Beyond Moscow

by Chris Howard

How to leave the city behind and in just a few days greatly broaden your understanding of Russia

Moscow is a fascinating city with lots to see and do but if you want to develop a fuller understanding of Russia in all its complexity try to find time to do one of these excursions, you'll get away from the other tourists and see sides of Russia you just can't see in Moscow. From the sight of fisherman catching perch under the birch trees while the church bells echo across the lake to the sound of a male choir reverberating around an ancient church this is timeless Russia.

Sergiev Posad and Rostov-Veliky - two days, one night

Rostov-Veliky and Sergiev Posad are both on the main railway line north of Moscow and make an easy two day trip to show you the best of the Russian countryside and Russian spiritualism. Rostov-Veliky’s old town is a beautiful collection of medieval churches, monasteries and crumbing nineteenth century wooden houses. It's also set on a lake teeming with wildlife. Sergiev Posad is an excellent place to learn more about the Russian Orthodox Church and Russian spiritualism.

From Moscow’s Yaroslavsky station take a train north through the rolling pine forest for about three hours and you’ll reach the charming lakeside town of Rostov-Veliky. The station is in the modern town which won’t win many awards for beauty, but it’s an authentic taste of modern Russia and the friendly locals will happily direct you to the beautiful lakeside fortified town centre (called a kremlin in Russian) 1km away. The kremlin contains within it several beautiful churches that should be newly restored from 2010 onwards. The bells play regularly and it rarely has more than a scattering of visitors. The highlight is the five domed Assumption Cathedral. A scenic 2km stroll along the lake shore will take you to the Monastery of St Jacob, the aura of benign neglect merely adds to the charm and the monks will be pleased to see foreign visitors.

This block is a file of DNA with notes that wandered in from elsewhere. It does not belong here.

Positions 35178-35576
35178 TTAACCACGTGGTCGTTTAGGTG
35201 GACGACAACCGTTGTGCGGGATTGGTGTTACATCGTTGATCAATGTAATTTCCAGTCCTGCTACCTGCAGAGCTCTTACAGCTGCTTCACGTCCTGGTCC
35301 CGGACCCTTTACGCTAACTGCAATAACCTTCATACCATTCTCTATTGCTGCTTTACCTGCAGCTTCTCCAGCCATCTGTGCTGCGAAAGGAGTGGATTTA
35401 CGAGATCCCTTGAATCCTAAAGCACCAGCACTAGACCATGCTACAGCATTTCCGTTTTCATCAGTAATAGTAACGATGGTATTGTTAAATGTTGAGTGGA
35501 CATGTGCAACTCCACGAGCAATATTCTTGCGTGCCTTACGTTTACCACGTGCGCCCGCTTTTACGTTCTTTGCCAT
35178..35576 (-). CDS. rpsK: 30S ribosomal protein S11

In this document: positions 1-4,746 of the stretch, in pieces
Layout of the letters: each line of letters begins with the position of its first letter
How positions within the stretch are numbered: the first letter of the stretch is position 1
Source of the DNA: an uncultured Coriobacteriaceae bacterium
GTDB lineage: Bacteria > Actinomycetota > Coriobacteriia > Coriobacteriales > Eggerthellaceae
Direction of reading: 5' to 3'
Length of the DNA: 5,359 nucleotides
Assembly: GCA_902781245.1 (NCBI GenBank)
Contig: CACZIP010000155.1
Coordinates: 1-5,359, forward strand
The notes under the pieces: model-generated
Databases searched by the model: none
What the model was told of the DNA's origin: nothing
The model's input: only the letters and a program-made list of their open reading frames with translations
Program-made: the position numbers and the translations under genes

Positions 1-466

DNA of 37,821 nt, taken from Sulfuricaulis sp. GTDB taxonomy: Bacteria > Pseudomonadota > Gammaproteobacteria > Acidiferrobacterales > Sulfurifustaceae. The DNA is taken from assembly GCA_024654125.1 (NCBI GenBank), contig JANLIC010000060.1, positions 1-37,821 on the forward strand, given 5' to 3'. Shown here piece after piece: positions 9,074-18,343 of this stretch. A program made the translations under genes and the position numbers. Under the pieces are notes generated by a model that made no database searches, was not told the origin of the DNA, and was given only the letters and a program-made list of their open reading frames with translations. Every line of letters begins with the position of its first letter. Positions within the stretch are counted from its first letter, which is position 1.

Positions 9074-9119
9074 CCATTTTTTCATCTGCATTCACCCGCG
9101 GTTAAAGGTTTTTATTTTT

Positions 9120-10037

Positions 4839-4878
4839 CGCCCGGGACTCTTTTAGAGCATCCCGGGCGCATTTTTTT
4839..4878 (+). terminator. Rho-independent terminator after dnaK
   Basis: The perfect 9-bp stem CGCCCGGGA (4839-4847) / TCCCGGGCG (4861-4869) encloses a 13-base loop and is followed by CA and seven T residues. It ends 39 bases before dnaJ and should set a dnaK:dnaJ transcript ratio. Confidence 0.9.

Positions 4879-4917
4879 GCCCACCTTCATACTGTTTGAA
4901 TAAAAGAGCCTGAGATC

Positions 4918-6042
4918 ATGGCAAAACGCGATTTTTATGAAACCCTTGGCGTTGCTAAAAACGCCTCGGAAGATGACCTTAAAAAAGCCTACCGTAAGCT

The lake on a calm day has a tranquillity that makes a much welcome change after Moscow and is teeming with wildlife. In my visit I got two excellent views of minks and spent about five minutes watching an inquisitive stoat. You can walk along the lake shore for several hours in either direct in calssic Russian countryside of flat lands broken by the odd wooden farm and lines of beech trees and the occasional orchard. In winter take a bottle of the local honey spirit to warm yourself. In summer there is a ferry that offers a short cruise along the lake shore for a few dollars, although the chugging of the old diesel engine ruins the atmosphere and in my opinion you’d be better walking. Bikes can be rented from a nameless shop opposite the west gate of the kremlin for those who want to explore the surrounding countryside. The same shop also rents fishing tackle for those keen on more relaxed pursuits.

For sleeping, the lakeside Pleshanov's Manor, in Pokrovskaya, is a characterful 19 century hotel offering comfortable rooms for about $30 per double with breakfast. The decor is all dark wood panels, antique furniture and creeking wooden staircases. At night time there is a nightclub in the town for those who really want to get into the small town vibe but I’d recommend getting a traditional meal and a few beers either at the hotel restaurant for big, hearty traditional Russian food or one of the places near the kremlin such as Cafe Rus (Pokrovskaya) for a lighter meal, both are less than $10 per head including drinks.

Roughly half way between Rostov Veliky and Moscow is the town of Sergiev Posad home to the Monastry of St Sergius. Thousands of pilgrims come each day come for the tomb of St Sergius. For tourists this is the main attraction too, not least to watch the pilgrims paying their respects to the relic. A long line of people from all walk and stages of life snakes into the room full of people waiting for their chance to spend 10 seconds with the relic, long enough to kiss the relic container and be blessed by the priest. The room is only lit by candles and smells heavily of incence. Choirs often sing before the relic. The whole scene, if it were not for the clothes, could have taken time at any date over the past millenium. People don’t mind you watching so long as you’re quiet, respectful and don’t take photographs. Women will need to cover their heads and both sexes should dress modestly. There are also other churches, springs for holy water and a pair of fairly ordinary museums to see within the grounds. There are hotels but there’s really no need, visit either on the way from/to Rostov-Veliky or as a day trip from Moscow.